Rong-Gong Lin II, Paul Pringle and Marisa Gerber
August 4, 2016

Two concert promoters accused in a bribery-and-embezzlement scheme involving raves at the Los Angeles Memorial Coliseum will avoid serving any jail time under a plea bargain with prosecutors who acknowledged, for the second time, that they mishandled evidence in the high-profile corruption case.

Pasquale Rotella, who was indicted in 2012 on six felony counts, pleaded no contest Thursday afternoon to a single misdemeanor conflict-of-interest charge. He will pay $150,000 to Los Angeles County and serve three years of probation.

Reza Gerami, who originally faced nine felony counts, will accept a similar deal Friday and pay restitution of $30,000, lawyer Larry M. Bakman said.

Settlement talks were underway for Todd DeStefano, the former events manager of the Coliseum. All three defendants were scheduled to stand trial this month.

The developments follow a series of embarrassing blunders by the Los Angeles County district attorney’s office that defense lawyers said amounted to prosecutorial misconduct.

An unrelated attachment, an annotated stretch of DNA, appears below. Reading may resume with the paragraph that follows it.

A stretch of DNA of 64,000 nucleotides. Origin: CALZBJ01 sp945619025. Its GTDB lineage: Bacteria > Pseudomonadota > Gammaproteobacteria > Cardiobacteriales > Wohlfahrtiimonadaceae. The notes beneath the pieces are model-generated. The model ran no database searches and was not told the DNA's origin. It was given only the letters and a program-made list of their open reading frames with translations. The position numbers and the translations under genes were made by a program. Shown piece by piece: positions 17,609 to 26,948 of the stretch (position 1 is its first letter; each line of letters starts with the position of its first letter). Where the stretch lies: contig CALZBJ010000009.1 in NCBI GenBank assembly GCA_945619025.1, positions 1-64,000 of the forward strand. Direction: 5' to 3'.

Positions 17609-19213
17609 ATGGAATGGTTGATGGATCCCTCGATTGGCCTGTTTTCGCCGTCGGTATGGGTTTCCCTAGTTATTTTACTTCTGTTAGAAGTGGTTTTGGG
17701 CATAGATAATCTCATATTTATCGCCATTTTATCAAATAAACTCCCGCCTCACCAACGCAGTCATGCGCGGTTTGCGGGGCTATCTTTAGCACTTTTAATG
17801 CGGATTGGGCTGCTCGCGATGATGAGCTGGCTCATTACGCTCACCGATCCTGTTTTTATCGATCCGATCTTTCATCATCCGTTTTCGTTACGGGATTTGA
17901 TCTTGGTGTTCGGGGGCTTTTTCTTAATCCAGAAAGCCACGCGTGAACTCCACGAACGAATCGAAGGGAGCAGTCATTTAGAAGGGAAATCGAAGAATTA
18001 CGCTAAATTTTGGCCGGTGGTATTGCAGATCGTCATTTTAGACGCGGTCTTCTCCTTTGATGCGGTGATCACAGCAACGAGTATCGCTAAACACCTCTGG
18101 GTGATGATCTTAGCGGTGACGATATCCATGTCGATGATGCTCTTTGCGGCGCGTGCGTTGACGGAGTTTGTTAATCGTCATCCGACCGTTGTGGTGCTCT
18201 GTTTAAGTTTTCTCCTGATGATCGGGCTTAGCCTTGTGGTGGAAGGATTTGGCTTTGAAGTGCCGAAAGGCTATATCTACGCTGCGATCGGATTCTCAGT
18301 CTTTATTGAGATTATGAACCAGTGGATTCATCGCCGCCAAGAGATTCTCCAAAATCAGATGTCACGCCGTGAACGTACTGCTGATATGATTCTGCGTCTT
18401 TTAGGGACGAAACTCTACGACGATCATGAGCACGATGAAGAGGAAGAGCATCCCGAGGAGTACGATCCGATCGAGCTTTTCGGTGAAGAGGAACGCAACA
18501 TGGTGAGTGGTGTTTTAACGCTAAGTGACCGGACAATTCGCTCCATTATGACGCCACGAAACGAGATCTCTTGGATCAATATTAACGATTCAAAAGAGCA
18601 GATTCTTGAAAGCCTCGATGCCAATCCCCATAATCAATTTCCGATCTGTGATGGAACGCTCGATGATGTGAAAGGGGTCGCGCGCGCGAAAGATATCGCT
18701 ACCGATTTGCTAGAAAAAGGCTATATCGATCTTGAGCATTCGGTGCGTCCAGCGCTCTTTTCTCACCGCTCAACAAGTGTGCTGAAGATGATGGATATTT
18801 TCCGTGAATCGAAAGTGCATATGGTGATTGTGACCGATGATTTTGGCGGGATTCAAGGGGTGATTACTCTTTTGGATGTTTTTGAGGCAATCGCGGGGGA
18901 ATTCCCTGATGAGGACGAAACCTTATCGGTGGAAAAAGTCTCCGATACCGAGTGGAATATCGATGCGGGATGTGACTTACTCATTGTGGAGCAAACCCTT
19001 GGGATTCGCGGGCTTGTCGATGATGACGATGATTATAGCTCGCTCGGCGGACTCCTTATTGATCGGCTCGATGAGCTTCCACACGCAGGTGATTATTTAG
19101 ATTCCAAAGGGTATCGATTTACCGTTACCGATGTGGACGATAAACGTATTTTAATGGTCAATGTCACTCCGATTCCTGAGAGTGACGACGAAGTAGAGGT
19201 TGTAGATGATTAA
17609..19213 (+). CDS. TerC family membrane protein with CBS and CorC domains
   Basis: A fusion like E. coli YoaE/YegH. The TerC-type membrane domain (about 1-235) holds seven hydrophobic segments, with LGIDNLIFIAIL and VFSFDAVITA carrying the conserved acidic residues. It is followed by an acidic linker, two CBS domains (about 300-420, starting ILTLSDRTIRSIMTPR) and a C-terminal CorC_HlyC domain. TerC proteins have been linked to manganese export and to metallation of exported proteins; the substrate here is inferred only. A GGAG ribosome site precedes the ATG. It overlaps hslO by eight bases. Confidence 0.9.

Rave promoter Reza Gerami leaves a downtown Los Angeles courthouse after a hearing earlier this week in the L.A. Coliseum corruption case, in which he is accused of bribery and conspiracy to commit embezzlement.

Superior Court Judge Kathleen Kennedy last week rebuked prosecutors for repeatedly bungling the handling of evidence and said the district attorney’s office might be incapable of managing complex “paperwork” cases.

“You guys are just tripping over your feet and falling on your faces,” Kennedy told prosecutors Sean Hassett and Terrie Tengelsen, who work for the office’s public integrity division.

As part of her criticism, Kennedy recommended that county prosecutors seek advice on how to manage such cases from their federal counterparts in the U.S. attorney’s office.

A year ago, the district attorney’s office had to remove another prosecutor who was spearheading the Coliseum team, Dana Aratani, for mishandling evidence. The office was forced to restart its trial preparations from scratch.

Aratani was found to have improperly reviewed emails between one of the defendants and his lawyer, a violation of attorney-client privilege rules. To make sure the evidence wasn’t compromised again, Tengelsen said she had created a “firewall” with Aratani.

However, Tengelsen said last week that she did have contact with Aratani about the case, prompting Kennedy to declare, “Oh my God!”

Hassett later apologized to the judge, saying, “I’m terribly sorry…. We never intended that any of this happen. Obviously, it’s very embarrassing.”

A spokeswoman for Dist. Atty. Jackie Lacey said Thursday that her office had no comment on the matter.

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